Giving up Unhealthy Patterns and Relationships
And what about unhealthy relationships? Do you allow them to sap the life right out you?
You know what I mean — those people who when you see them coming make you want to run the other way. They drain your energy and grate on your last nerve. You feel trapped, overwhelmed, and angry when you’re with them but guilty if you ignore their calls.
A failure to address these types of destructive relationships can lead to more than overload. Unhealthy behaviors and symptoms, such as overeating, mood swings, and exhaustion, can sometimes develop when you continue in unhealthy patterns of behavior.
Another unhealthy pattern I frequently see in my life and the lives of others is denial. Larry, who lives with severe Graves disease, faithfully did all he could to meet others’ expectations, including his supervisor’s unreasonable demands. After living this way for months, he developed severe complications, making it unlikely that he will ever return to work.
But when we proactively rid ourselves of unhealthy relationships and patterns, we free up physical and emotional energy, energy we could then devote to pursuing our passions and exploring new opportunities.
Burying the Dead
In general, it’s easier to end commitments and relationships past the point of resuscitation. But sometimes it’s hard to clearly see a situation? How do we know when a venture or relationship is truly dead?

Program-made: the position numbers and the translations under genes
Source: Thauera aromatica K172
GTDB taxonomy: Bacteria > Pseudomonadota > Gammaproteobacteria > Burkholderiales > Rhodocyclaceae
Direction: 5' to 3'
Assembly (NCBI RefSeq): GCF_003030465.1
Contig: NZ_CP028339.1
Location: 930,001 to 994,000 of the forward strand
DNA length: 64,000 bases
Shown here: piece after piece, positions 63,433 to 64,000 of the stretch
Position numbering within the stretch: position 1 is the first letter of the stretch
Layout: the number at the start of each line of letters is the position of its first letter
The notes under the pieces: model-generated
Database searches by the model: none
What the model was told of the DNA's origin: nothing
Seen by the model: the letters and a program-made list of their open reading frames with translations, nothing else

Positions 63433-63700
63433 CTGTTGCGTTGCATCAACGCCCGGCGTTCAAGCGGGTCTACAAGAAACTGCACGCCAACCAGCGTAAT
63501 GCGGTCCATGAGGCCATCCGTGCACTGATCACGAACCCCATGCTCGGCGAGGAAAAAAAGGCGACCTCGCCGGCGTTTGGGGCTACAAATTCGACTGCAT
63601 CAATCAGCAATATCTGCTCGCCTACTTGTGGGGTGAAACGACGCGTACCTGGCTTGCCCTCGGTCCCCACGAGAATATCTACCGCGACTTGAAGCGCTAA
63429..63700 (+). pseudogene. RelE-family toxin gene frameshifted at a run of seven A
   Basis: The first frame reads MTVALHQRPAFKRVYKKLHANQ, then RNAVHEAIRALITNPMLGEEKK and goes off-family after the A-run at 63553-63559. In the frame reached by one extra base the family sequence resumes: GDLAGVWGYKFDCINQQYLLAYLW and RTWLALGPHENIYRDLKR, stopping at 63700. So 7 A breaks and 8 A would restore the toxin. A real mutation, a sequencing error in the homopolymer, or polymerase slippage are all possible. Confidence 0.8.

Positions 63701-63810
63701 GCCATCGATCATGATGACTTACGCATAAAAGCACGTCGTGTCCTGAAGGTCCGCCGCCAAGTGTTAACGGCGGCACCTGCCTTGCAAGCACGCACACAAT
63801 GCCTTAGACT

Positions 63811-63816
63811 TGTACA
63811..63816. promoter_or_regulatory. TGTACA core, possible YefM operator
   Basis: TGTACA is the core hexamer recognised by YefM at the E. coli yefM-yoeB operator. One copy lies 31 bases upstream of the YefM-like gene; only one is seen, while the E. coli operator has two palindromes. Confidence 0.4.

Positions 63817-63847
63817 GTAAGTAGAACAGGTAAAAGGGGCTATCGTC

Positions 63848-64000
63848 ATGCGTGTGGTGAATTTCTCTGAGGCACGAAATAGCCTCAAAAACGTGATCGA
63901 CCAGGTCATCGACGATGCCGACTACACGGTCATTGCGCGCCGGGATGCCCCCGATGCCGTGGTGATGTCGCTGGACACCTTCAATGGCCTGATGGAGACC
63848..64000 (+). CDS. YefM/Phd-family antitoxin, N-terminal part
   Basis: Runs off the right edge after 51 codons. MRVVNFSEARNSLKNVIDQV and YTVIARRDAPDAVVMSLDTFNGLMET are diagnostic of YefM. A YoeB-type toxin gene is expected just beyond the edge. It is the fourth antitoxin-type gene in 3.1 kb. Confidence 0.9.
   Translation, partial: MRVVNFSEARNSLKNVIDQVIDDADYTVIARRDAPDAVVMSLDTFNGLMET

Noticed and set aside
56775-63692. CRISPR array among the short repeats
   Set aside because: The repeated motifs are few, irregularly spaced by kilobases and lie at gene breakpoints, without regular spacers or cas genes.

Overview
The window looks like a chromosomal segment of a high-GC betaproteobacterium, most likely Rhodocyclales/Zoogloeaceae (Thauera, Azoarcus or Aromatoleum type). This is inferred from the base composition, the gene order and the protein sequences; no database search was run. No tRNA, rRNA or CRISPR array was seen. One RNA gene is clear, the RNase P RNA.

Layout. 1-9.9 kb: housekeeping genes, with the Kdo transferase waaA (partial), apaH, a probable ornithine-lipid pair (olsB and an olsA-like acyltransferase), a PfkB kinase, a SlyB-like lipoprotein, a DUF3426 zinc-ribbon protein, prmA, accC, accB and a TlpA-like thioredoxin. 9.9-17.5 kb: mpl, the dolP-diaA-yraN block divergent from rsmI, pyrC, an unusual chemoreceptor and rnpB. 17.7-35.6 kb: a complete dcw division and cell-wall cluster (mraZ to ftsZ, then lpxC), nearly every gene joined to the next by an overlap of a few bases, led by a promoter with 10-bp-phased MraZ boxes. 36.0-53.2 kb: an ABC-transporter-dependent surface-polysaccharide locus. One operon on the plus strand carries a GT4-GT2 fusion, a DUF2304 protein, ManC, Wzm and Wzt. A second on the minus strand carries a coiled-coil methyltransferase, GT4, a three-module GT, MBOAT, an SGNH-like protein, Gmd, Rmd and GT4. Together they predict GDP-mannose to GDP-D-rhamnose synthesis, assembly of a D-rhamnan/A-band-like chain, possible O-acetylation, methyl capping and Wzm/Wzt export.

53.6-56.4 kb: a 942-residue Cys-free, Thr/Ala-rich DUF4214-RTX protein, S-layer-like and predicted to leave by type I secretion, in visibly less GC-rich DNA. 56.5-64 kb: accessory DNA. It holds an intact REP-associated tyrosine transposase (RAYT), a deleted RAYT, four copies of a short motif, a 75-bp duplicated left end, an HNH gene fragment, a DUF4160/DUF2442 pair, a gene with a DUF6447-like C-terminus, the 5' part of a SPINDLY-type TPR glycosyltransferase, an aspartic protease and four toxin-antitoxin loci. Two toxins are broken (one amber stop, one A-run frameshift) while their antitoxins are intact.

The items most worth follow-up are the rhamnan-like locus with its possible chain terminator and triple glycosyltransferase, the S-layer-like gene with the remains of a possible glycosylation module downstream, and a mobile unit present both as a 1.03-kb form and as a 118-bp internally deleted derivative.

Here are some practical examples to help clarify your thinking.
- An entrepreneurial business initiative is off to a great start, but costs are greater than planned and you’ve blown through your savings in the first few months.
- The organization you volunteer at continually demands more of your time and resources. Your health and your marriage are suffering.
- With reduced income, you continue to live at the same standard of living as when you earned three times as much.
- You struggle with limited mobility and the dream vacation home you purchased at the beach sits empty year-round although you continue to invest in maintenance and upkeep.
All of these scenarios are examples in which continuing to expend resources diminishes or does damage to you or those you love. They are not sustainable long-term.
But sometimes, we’re too close to a situation to see clearly. If you find yourself questioning whether terminating a venture or relationship is the right thing to do, ask a few friends for their opinions. Sometimes, all it takes is for someone else to confirm what you already know to be true.
Endings can be hard, but they don’t have to be. When we accept necessary endings as a normal and healthy part of life, we recognize them for what they truly are — stepping-stones to something new. And often something better.
Mary J. Yerkes is a professional life coach who provides transformational coaching to the chronically ill, women in leadership, and new and aspiring non-fiction writers. She helps motivated individuals, groups, and organizations find their purpose and live their passion. With more than 25 years’ experience in the corporate world and church leadership, Mary launched her writing, speaking, and coaching career after being diagnosed with multiple chronic illnesses, including rheumatoid arthritis and ankylosing spondylitis. She is passionate about helping others from all walks of life live life to the full. She is currently working on a book, When Life Hurts: Ten Transforming Choices Every Woman Can Make. Mary is a member of the Christian Coaches Network, the International Coach Federation, and the International Association of Business Communicators, as well as other professional networks. You can visit Mary online at NewLifeChristianCoaching.com and MaryYerkes.com.